Joplin D Mountain Bike
Math may not be our strong suit, but when we crunch the numbers on Juliana's new Joplin D Mountain Bike, we find ourselves scratching our heads, wondering how the bike rides with such all-mountain confidence that blows well beyond the sum of its numbers. The Joplin may have been synonymous with cross-country machine in its earlier iterations, but this year it got a full-blown makeover from hub to hub, packing in geometry that stretches much further into a new realm of down-country. A slacked out head tube offers massive amounts of confidence on steep, intimidating descents, and a steeper than ever seat tube keeps you perched for punchy climbs — but that's not where the biggest head-turner happened. Juliana updated the Joplin's suspension with a new lower-link centered pivot point and shock, which not only adds 10mm of suspension to the ride, but also lowers the center of gravity making the steed feel more planted and stable when you're threading the needle through root-latticed tree lines.
We suppose that with the release of Juliana's new Maverick, and the Roubion getting a makeover in the suspension department, we shouldn't be all that surprised to see tweaks to the Joplin went in the same direction. The new Joplin follows the trends of its deeper-travel siblings, moving the VPP suspension down to a lower-link that offers improved stabilization in the roughest terrain, while an extra 10mm of travel helps soak up additional rocks and roots that the previous Joplin would have shied away from. This makes the new ride more confident than ever, ready for bigger trails, rutted out lines, brakes bumps galore, and even turning the odd set of rollers into doubles — but not at the cost of climbing. The new suspension is designed with the same engineering principles as the brand's longest travel bikes, making it just as at home riding cross-country as it is extreme backcountry. Juliana's VPP suspension is designed to stabilize the suspension when you're putting power down on the pedals, meaning the rear end ceases to bob, providing a much more responsive and lively feel when you hammer up steeps, so you aren't wasting all of the power you put down. This is achieved with counter-rotating links that are carefully arranged to resist activation by pedaling forces, all but eliminating bobbing under power.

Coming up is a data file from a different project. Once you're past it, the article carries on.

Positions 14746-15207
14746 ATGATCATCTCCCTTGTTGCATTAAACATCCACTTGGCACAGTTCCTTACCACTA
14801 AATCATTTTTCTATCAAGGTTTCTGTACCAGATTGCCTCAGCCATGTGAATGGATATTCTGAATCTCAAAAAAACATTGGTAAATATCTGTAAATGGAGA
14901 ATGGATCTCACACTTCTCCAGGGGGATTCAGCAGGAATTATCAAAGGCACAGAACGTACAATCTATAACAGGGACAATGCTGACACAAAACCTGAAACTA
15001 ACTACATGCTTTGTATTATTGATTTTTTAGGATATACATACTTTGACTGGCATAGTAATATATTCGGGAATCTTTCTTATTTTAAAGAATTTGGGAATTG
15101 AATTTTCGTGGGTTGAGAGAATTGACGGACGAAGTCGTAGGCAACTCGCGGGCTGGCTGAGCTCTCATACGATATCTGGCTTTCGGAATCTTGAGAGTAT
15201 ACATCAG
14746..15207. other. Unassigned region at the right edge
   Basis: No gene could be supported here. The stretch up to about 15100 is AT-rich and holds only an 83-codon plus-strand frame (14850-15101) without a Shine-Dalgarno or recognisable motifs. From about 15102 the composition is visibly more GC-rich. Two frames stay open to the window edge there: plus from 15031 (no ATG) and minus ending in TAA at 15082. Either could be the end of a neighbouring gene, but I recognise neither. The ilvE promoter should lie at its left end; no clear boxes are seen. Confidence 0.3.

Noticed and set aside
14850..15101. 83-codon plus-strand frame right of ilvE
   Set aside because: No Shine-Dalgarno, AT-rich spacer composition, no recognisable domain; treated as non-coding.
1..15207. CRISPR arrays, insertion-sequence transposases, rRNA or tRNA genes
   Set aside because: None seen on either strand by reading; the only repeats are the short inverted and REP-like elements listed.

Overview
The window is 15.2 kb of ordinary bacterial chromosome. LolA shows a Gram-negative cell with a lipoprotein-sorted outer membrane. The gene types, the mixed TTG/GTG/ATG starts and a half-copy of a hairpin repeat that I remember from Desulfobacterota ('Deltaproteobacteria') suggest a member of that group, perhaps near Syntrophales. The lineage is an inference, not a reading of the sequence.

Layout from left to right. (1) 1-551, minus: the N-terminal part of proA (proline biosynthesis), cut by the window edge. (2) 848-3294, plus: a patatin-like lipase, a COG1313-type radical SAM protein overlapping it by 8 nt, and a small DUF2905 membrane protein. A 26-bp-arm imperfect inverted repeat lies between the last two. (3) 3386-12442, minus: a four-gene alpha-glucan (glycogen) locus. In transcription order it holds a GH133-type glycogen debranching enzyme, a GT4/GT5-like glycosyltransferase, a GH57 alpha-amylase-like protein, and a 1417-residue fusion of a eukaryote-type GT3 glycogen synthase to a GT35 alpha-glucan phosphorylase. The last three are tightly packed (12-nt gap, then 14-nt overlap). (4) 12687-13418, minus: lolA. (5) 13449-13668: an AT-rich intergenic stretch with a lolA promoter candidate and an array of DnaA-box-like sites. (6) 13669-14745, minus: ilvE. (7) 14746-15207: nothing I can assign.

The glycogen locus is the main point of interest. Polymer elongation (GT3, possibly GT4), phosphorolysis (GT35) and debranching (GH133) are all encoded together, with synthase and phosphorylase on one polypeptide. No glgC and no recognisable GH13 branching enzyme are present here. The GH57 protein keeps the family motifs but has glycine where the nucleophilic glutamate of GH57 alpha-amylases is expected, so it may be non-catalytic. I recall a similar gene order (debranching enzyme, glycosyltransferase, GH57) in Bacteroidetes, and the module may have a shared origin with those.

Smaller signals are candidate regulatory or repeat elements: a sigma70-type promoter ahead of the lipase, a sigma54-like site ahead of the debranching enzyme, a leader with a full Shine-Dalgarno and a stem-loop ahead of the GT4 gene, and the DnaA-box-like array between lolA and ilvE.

But suspension is hardly where Juliana stopped on upgrades with the new Joplin. The bike sees a full makeover this year, with entirely different geometry, but continues to use the flip-chip we saw in previous years for adaptable geometry that can be tuned to your own personal riding needs. In the front things start out with a much slacker head tube angle that shifted from the 68-degrees in years past to the ultra-long 65.5-degrees it is today (with the flip chip in Low). This slack head tube elevates the confidence of the Joplin when you point it downhill, providing improved handling in rough and jarring terrain, and boosting control at high speeds. With the head tube's shift into the slacker realm, balance needed to be achieved to maintain the bike's reputation for lively pedaling and handling, so the engineers at Juliana opted to move the seat tube angle up a few degrees to a steep perch of 76.3 degrees — a full three degrees steeper than the previous model, allowing you to stay on top of the bike when pedal power matters, and keeping the cockpit compact enough for comfort when handling the bike in rowdy terrain.
In previous years the flip-chip on the Joplin seemed to beckon for loftier 27.5+ hoops, but this year it serves a sole purpose tuned acutely to riding style preferences. The flip chip not only tweaks head tube and seat tube geometry, but it also offers a full 10mm of adjustability to the stubby-short 430mm chainstays, which allows riders of all sizes and riding styles to make the necessary tweaks to feel right at home. This combines with a low bottom bracket for a combination that's built to thread the needle, rail berms, and launch out the other side with power and confidence.
The Joplin's reworked linkage means it's one-by only, but with the huge gear range of SRAM Eagle, this build still offers you some easy-pedaling bailout cogs that might be missed in other one-by drivetrains. The threaded bottom bracket is another feature that we've come to just expect from the California-based brand, and it's a strong selling point for those who don't like dealing with the tricky tolerances and creaky interface of press-fit models.
- Be the ruler of the mountain with Juliana's redesigned trail machine
- 10mm deeper travel soaks up more rocks, roots, and trail chatter
- New lower-link suspension elevates stability and confidence
- Super slack head tube feels controlled descending at high speeds
- Stay perched for the pedal fest thanks to steep seat tube angle
- Flip chip allows you to tweak angles and chainstay length
- Longer reach increases high speed stability
- SRAM Eagle drivetrain offers huge gear range for all-day epics